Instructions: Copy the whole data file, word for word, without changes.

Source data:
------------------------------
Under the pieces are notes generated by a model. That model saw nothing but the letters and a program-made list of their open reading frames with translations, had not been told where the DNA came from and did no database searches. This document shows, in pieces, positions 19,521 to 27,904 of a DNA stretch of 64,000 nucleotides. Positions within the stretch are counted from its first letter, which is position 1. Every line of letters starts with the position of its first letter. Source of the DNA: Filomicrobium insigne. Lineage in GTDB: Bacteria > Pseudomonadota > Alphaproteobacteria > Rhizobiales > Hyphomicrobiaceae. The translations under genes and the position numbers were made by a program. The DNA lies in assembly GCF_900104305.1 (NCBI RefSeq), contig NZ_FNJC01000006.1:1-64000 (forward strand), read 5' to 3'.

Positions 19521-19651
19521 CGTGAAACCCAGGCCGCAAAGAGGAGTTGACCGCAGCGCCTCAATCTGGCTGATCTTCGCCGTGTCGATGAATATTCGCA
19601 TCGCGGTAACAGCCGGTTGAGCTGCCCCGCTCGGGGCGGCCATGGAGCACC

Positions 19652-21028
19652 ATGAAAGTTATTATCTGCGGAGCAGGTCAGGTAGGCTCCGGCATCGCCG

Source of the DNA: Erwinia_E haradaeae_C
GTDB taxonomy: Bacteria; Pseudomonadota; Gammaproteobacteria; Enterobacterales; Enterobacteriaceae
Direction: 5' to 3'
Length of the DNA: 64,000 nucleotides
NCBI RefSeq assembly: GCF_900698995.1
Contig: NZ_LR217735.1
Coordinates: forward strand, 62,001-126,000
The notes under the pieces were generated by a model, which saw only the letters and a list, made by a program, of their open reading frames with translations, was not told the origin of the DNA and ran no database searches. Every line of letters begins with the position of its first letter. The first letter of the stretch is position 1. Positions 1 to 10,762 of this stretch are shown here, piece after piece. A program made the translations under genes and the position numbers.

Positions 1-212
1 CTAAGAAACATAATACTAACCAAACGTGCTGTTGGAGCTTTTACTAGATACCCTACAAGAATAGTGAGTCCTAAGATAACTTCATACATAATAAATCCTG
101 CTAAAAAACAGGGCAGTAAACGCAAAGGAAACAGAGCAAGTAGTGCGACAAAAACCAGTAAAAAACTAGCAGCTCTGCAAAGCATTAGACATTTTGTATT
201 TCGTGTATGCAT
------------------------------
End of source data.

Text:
Under the pieces are notes generated by a model. That model saw nothing but the letters and a program-made list of their open reading frames with translations, had not been told where the DNA came from and did no database searches. This document shows, in pieces, positions 19,521 to 27,904 of a DNA stretch of 64,000 nucleotides. Positions within the stretch are counted from its first letter, which is position 1. Every line of letters starts with the position of its first letter. Source of the DNA: Filomicrobium insigne. Lineage in GTDB: Bacteria > Pseudomonadota > Alphaproteobacteria > Rhizobiales > Hyphomicrobiaceae. The translations under genes and the position numbers were made by a program. The DNA lies in assembly GCF_900104305.1 (NCBI RefSeq), contig NZ_FNJC01000006.1:1-64000 (forward strand), read 5' to 3'.

Positions 19521-19651
19521 CGTGAAACCCAGGCCGCAAAGAGGAGTTGACCGCAGCGCCTCAATCTGGCTGATCTTCGCCGTGTCGATGAATATTCGCA
19601 TCGCGGTAACAGCCGGTTGAGCTGCCCCGCTCGGGGCGGCCATGGAGCACC

Positions 19652-21028
19652 ATGAAAGTTATTATCTGCGGAGCAGGTCAGGTAGGCTCCGGCATCGCCG

Source of the DNA: Erwinia_E haradaeae_C
GTDB taxonomy: Bacteria; Pseudomonadota; Gammaproteobacteria; Enterobacterales; Enterobacteriaceae
Direction: 5' to 3'
Length of the DNA: 64,000 nucleotides
NCBI RefSeq assembly: GCF_900698995.1
Contig: NZ_LR217735.1
Coordinates: forward strand, 62,001-126,000
The notes under the pieces were generated by a model, which saw only the letters and a list, made by a program, of their open reading frames with translations, was not told the origin of the DNA and ran no database searches. Every line of letters begins with the position of its first letter. The first letter of the stretch is position 1. Positions 1 to 10,762 of this stretch are shown here, piece after piece. A program made the translations under genes and the position numbers.

Positions 1-212
1 CTAAGAAACATAATACTAACCAAACGTGCTGTTGGAGCTTTTACTAGATACCCTACAAGAATAGTGAGTCCTAAGATAACTTCATACATAATAAATCCTG
101 CTAAAAAACAGGGCAGTAAACGCAAAGGAAACAGAGCAAGTAGTGCGACAAAAACCAGTAAAAAACTAGCAGCTCTGCAAAGCATTAGACATTTTGTATT
201 TCGTGTATGCAT